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Hearing Aids

Hearing Aids today come in a wide range of styles and technology levels.  Example of styles include behind the ear, or in the ear models.  Technology levels vary from basic entry-level to advanced premium-level.  Advanced features are available in increasing hearing aid technology levels-independent of the style.  The cost of hearing aids generally depends much more on the number of features the instrument has, rather than the style or size of the hearing aid.

A patient’s preference can often guide what style of hearing aid is best for you.  Your lifestyle demands will help your Audiologist in choosing what hearing aid technology level will provide for your hearing needs.

Hearing Aid Styles

Receiver in the canal hearing aidRIC (Receiver-in-the-canal):

These are very small receiver-in- the-canal devices that fit behind the ear. With RIC hearing aids, sound is sent directly from the housing behind your ear through a thin wire to the receiver which is in your ear canal. Not only do they provide outstanding sound, they are discreet and come in a variety of colors.  This style will work for patients with mild to severe hearing losses.

 

 

In The Canal Hearing AidsITE (In the Ear):

ITE devices are custom made and fill the concha (the bowl of the ear) and some portion of the ear canal. A broad range of circuit designs are available that allow these devices to be used in individuals with a mild to severe hearing loss.  Features such a volume control can be available on these products which allows a patient some manual control.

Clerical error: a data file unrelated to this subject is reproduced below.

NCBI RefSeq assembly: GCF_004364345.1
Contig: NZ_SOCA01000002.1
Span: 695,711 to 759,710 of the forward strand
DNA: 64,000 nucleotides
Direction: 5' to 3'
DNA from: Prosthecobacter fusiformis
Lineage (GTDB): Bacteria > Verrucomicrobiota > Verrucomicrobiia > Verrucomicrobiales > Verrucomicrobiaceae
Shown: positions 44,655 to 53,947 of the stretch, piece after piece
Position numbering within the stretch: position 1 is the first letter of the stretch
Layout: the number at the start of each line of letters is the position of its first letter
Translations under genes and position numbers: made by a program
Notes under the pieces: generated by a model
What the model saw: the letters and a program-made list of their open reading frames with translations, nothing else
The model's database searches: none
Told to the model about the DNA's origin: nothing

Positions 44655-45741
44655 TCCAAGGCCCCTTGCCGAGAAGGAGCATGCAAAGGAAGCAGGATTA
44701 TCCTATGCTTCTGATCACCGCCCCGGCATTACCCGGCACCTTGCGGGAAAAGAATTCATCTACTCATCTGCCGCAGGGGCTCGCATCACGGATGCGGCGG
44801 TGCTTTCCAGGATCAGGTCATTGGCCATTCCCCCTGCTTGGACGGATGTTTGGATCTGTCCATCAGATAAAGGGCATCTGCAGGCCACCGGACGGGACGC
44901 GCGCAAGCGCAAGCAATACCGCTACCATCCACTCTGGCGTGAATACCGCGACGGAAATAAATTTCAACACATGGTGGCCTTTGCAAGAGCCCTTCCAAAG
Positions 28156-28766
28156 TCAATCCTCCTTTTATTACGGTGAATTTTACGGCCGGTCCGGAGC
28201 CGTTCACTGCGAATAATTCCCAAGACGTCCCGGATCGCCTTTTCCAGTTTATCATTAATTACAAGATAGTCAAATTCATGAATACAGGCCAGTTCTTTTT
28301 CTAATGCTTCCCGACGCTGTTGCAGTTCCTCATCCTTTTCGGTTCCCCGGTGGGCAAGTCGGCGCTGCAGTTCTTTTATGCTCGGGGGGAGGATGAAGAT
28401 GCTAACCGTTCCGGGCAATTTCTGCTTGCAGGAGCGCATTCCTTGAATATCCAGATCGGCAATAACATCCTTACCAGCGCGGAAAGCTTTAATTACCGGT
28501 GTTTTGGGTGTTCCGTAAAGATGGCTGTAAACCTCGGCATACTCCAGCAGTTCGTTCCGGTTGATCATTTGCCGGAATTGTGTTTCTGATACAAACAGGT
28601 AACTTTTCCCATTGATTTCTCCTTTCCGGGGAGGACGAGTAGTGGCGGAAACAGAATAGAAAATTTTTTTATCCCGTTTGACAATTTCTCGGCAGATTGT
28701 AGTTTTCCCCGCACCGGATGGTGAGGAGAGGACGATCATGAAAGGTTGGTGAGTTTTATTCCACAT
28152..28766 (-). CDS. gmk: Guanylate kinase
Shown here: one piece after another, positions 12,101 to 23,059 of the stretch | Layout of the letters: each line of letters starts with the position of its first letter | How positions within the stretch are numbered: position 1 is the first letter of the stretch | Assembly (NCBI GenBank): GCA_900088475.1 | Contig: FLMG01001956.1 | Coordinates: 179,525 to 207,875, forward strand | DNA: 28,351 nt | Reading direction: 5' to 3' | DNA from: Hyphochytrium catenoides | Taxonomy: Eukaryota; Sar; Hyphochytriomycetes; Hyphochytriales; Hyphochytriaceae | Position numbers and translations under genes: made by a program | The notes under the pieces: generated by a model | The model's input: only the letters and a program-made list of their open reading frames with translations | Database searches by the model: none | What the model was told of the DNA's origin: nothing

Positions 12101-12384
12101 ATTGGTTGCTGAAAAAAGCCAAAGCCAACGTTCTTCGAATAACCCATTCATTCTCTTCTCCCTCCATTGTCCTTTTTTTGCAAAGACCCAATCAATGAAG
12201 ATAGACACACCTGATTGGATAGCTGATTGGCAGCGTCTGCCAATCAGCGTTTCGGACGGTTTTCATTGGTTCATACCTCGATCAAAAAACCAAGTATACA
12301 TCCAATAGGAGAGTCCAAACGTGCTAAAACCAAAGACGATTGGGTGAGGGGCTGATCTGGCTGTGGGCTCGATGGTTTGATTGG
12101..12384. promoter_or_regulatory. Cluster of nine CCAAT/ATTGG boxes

ITC (In-the-Canal):

 

These devices are smaller than ITEs and fit only in the outer portion of the ear canal. ITCs are suitable for patients with a, mild- to-moderate hearing loss.

 

 

 

completely in the ear hearing aidCIC (Completely-in-the-Canal):

 

CICs are among the smallest devices available and are cosmetically desirable because they fit deep in the canal and take advantage of the ear’s natural resonance and shape, allowing for a more natural sound quality.  While CICs, are not appropriate for all patients, they are suitable for individuals with a mild to moderately-severe hearing loss.

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